Why the Highwheel Bicycle is the City Logo
Davis is the only city in the United States that features a highwheel bicycle in its city logo. Davis is regularly named as the most “bicycle friendly” town in the United States by the League of American Bicyclists and various publications.
Here is how the bicycle became the city logo:
Because the agricultural land around the City of Davis is flat and the climate is relatively mild year-round, riding a bicycle has always been an easy way to get around town. University of California students have been coming to Davis since 1908 and bicycling has always been an important part of their campus experience. After the city incorporated in 1917, the increasing number of paved roads encouraged local citizens to take up cycling.
Because of rapid growth of the university and the city, traffic conflicts between the increasing number of bikes and vehicles were increasing. After acknowledging that the well-educated and well-traveled citizenry would be receptive to European-style bikeways, the Davis City Council decided in 1967 to create a few short blocks of bicycle lanes. As a result, Davis became the first city in the United States to install official city bicycle lanes. Learn more about the first bicycle lanes in Davis.
The combined system of bicycle lanes and dedicated bike paths today reaches well over 100 miles in a small town that is only about 11 square miles. Davis has become a model for hundreds of U.S. cities because of its safe, integrated bicycle transportation network. The UC Davis campus has developed its own extensive bicycle path system and support programs.
Sketches for an early 1970's logo design by Jeanette Copley
Shortly after the first bicycle lanes were created, the community planned to celebrate the Davisville Centennial in 1968. The first train stopped in the area in 1868 and the town was named after a local livestock farmer named Jerome Davis. A book about the history of Davis was commissioned to be written by Joann Leach Larkey and illustrated by Jeanette Nunn Copley. The book was titled “Davisville ’68: The History and Heritage of the City of Davis”.
When the time came for the Centennial Committee to decide what image would appear on the cover of the Davis history book, the symbol of the bicycle was the one that most of the committee members preferred as a representation of the town.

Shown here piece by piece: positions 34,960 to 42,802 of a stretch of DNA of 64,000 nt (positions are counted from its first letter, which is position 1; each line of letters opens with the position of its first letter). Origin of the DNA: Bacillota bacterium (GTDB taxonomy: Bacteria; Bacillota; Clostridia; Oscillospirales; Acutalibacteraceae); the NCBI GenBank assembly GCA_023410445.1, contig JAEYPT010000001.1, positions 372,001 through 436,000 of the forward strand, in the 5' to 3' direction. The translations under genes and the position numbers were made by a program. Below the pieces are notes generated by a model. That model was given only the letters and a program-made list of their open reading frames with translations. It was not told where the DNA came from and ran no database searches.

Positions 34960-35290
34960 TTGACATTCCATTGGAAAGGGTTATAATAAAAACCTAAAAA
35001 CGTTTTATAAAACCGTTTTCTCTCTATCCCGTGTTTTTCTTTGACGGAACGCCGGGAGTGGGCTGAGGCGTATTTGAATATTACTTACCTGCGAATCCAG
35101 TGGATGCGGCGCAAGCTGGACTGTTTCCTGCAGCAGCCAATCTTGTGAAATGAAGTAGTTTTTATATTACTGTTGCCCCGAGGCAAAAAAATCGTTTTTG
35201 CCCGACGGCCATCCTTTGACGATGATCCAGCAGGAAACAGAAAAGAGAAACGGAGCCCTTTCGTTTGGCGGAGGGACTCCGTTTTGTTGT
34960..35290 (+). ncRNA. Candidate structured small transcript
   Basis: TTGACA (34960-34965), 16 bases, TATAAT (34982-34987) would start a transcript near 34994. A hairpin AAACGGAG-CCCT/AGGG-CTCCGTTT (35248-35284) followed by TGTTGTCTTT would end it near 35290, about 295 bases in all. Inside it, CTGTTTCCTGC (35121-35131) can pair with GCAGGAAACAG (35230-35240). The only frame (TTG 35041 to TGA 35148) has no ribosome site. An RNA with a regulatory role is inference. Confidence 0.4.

A few years after Davisville’s founding, the highwheel bicycle evolved from the earlier “boneshakers” and velocipedes into a machine that revolutionized personal transportation. As ungainly as it may appear to us today, the highwheeler was a huge improvement in comfort, speed, and reliability compared to its predecessors. In the 1880s, highwheels were ridden across the nation and even around the world.
Jeanette Copley created a stylized version of a high wheeler bicycle for the cover of the new Davis history book and the bicycle was on its way to becoming a Davis icon.
Artist Jeanette Copley was also married to Davis city engineer Duane Copley. During the 1970’s, Jeanette had designed identifying decals for city Public Works trucks and equipment featuring a bicycle wheel with spokes. In 1981 when the Davis City Hall moved from its historic building at 226 F Street to the remodeled former Davis High School building at 23 Russell Boulevard, the city decided to create a new city logo.
Davis Logo on a Police Car, 1984.
Because of the universal acceptance of the bicycle as a symbol of Davis and its dedication to promoting bicycling for transportation, recreation and fitness, the city council chose a new logo with a stylized high wheeler intertwined with “Davis, California”. The City of Davis logo is a striking example of how the bicycle became an integral part of the community fabric. Over the years, variations on the high wheeler image have been incorporated into the logos for many Davis businesses, organizations and sports teams.
The bicycle image has also come to symbolize the community’s commitment to a “green”, sustainable and healthy lifestyle.
Over the years the City of Davis has become even more pro-bicycling in its planning and policies as well as promotional events, educational programs and infrastructure.
The 2010 U.S. Census Bureau count revealed that Davis had the highest percentage of bicycle commuters in the U.S. An estimated 22.1% of the working population commuted to their job using a bicycle. The Davis’ Bicycle Plan aims to increase the amount of bicycle trips as a percentage of all trips made in town to 25%.
Bike lanes and trails permeate the community and enable people of all ages to ride to school, work, for recreation and errands.